But, you might want to contact your surgeon and ask about your weight bearing status. Ask if it is okay to put a little weight on it while using your crutches. It is really up to your surgeon.
Hang in there. There is usually a reason why the surgeon does not want you bearing weight. But, you can always ask. Good luck.
When you look at the AP view of the ankle, if the mortise iswidened, that means that the ligament holding the tibia and fibula together is no longer working.
There are many patterns of ankle fractures. Through years of research, the orthopedic community has developed several different classification systems. So, during training, orthopedic surgeons have these drilled into them, so when they look at the films, they can usually tell exactly what type of forces have been applied to the bones and ligaments. And, as a result, what has been torn or broken.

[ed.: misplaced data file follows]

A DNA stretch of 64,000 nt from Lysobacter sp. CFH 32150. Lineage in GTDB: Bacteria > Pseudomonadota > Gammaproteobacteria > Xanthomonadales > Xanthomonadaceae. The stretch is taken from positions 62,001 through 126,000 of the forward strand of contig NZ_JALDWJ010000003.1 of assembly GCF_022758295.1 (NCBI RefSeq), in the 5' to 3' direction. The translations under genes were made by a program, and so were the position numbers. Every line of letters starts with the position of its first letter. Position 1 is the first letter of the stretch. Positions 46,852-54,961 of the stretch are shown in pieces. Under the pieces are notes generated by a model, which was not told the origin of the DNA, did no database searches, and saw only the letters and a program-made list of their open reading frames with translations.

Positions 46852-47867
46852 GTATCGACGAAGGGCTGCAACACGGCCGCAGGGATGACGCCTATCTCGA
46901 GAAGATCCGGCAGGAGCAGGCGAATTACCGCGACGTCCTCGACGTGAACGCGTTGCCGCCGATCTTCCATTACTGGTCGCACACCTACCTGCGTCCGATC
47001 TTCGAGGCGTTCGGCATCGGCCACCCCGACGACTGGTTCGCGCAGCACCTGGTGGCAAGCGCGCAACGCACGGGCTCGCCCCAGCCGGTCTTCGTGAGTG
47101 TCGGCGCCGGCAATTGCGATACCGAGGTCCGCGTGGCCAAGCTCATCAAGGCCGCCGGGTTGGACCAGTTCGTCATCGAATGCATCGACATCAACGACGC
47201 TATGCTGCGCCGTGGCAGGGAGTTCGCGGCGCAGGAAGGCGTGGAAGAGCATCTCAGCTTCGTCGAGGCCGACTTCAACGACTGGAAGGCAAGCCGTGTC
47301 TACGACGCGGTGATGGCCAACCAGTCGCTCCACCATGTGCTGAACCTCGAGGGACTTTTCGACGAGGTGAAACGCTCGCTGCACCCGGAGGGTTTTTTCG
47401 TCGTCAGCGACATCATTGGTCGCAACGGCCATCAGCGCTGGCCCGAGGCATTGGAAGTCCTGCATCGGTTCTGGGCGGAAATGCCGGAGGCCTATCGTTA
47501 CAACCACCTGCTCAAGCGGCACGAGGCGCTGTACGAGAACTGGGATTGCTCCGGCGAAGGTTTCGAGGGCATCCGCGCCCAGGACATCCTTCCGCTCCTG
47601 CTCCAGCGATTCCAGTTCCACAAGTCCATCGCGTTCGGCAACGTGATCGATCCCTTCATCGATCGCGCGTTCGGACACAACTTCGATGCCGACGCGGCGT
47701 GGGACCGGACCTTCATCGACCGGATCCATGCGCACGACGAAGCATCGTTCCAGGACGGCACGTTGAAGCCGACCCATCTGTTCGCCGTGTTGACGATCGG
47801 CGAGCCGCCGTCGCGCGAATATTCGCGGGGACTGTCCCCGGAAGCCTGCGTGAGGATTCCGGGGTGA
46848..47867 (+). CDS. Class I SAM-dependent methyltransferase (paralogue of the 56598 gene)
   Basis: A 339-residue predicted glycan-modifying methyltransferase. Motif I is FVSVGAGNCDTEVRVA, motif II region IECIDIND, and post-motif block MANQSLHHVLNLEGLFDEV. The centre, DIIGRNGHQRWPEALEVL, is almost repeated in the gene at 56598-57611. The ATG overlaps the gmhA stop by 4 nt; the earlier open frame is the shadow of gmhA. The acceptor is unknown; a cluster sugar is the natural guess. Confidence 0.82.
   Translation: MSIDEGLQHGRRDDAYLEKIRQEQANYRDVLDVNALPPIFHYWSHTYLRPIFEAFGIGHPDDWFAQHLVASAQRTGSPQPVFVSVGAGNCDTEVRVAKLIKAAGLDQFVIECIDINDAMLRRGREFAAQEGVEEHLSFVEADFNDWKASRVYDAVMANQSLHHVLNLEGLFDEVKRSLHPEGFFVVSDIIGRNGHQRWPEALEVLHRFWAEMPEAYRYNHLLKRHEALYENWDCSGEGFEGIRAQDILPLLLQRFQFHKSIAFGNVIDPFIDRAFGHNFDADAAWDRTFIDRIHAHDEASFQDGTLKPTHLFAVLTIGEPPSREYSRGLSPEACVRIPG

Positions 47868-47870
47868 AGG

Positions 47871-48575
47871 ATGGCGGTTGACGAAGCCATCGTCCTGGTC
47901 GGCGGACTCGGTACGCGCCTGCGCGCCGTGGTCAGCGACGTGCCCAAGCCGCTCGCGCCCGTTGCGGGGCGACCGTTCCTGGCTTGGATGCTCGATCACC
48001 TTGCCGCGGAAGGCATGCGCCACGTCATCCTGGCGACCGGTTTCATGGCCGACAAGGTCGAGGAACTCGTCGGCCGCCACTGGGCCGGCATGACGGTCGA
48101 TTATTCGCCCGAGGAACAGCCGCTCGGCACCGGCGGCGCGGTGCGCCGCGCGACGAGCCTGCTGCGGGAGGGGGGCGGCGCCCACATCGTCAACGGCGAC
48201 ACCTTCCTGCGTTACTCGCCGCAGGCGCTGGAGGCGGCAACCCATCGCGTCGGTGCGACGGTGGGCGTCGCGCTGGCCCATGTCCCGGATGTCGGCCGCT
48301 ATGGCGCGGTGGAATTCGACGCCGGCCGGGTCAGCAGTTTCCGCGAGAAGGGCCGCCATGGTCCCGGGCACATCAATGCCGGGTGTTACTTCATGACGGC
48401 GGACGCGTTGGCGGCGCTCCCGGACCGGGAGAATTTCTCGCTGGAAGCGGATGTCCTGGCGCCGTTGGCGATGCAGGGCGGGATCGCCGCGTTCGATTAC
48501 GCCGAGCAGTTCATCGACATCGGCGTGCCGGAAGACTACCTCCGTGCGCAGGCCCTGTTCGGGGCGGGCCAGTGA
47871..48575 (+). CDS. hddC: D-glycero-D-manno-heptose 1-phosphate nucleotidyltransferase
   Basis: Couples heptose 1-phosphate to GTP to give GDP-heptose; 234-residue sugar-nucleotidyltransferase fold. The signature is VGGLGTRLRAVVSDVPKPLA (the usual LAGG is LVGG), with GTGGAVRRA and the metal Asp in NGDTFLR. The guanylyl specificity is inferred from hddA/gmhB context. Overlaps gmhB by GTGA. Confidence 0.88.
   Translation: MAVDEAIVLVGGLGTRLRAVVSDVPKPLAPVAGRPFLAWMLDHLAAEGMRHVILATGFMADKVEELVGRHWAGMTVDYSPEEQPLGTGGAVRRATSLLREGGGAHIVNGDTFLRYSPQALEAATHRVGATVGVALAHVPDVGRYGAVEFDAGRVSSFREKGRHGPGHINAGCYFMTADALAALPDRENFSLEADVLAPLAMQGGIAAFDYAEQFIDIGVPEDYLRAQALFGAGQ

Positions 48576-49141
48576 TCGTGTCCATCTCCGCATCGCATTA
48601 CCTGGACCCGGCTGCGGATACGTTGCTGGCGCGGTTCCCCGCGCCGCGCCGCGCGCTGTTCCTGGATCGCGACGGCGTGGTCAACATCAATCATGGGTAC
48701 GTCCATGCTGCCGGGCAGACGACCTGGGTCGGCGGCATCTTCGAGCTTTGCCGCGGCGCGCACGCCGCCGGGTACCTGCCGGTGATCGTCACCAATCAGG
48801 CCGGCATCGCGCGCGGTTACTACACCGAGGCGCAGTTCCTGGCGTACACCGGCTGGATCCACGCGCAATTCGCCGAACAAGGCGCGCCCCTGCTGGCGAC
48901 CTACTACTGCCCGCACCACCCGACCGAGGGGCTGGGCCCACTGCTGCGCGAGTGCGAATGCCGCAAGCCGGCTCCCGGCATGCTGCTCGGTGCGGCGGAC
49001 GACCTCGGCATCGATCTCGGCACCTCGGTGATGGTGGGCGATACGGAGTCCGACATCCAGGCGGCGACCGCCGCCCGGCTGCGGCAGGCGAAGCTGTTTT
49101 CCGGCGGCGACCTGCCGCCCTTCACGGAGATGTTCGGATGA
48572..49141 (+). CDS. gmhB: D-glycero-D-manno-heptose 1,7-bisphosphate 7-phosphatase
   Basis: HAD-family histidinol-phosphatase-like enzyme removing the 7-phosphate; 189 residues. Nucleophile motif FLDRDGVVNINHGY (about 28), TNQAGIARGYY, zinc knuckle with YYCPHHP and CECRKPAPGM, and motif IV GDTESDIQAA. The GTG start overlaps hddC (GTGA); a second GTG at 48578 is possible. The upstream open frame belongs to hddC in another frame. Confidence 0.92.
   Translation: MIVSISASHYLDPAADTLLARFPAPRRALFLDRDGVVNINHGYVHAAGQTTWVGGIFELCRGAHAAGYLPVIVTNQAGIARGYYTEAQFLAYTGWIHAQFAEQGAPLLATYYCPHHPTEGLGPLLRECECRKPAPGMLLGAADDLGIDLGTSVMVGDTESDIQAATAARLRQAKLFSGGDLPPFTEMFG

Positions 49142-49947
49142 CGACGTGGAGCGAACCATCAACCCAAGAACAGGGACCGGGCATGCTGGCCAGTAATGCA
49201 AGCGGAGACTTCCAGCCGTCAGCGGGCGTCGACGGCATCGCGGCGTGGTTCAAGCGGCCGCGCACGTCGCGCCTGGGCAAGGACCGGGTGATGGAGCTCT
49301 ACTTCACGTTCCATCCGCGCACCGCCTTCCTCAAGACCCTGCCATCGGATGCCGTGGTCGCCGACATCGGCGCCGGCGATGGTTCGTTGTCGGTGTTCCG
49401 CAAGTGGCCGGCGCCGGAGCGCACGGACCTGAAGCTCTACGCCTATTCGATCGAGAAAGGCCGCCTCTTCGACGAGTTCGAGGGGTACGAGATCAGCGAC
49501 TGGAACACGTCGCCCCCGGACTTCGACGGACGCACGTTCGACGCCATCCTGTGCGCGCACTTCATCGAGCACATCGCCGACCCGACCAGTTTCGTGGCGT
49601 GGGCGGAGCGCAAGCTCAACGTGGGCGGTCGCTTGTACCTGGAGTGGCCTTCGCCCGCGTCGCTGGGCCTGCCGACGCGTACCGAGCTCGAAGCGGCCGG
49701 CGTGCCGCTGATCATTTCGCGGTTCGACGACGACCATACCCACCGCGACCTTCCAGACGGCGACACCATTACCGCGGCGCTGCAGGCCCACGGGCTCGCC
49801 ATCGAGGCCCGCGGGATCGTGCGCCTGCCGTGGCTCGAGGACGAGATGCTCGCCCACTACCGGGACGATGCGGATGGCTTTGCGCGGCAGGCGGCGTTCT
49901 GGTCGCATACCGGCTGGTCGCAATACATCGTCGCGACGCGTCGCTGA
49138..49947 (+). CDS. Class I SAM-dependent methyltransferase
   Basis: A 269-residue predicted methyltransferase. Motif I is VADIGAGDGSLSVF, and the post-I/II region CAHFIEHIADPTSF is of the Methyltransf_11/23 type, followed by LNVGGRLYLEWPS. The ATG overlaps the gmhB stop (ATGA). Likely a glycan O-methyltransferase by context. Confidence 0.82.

So, it is usually pretty easy to see a syndesmosis injury. However, there are some that are sneaky. So, during surgery to fix the bones the surgeon is take a bone hook and place it around the fibula, and pull. This is done under the C-arm (real time x-ray) so the surgeon can tell if the syndesmosis is intact. If the mortise widens with the stress test, then the surgeon will go ahead and stabilize it with a screw.
If the hardware is for the fixation of the ankle fracture, it can be left in forever.
It is the one screw, that goes from the fibula into the tibia, that is of concern. If it is a syndesmosis screw, then usually they are removed. But, not always. Some surgeons elect to just leave them in and deal with it if it breaks and causes problems.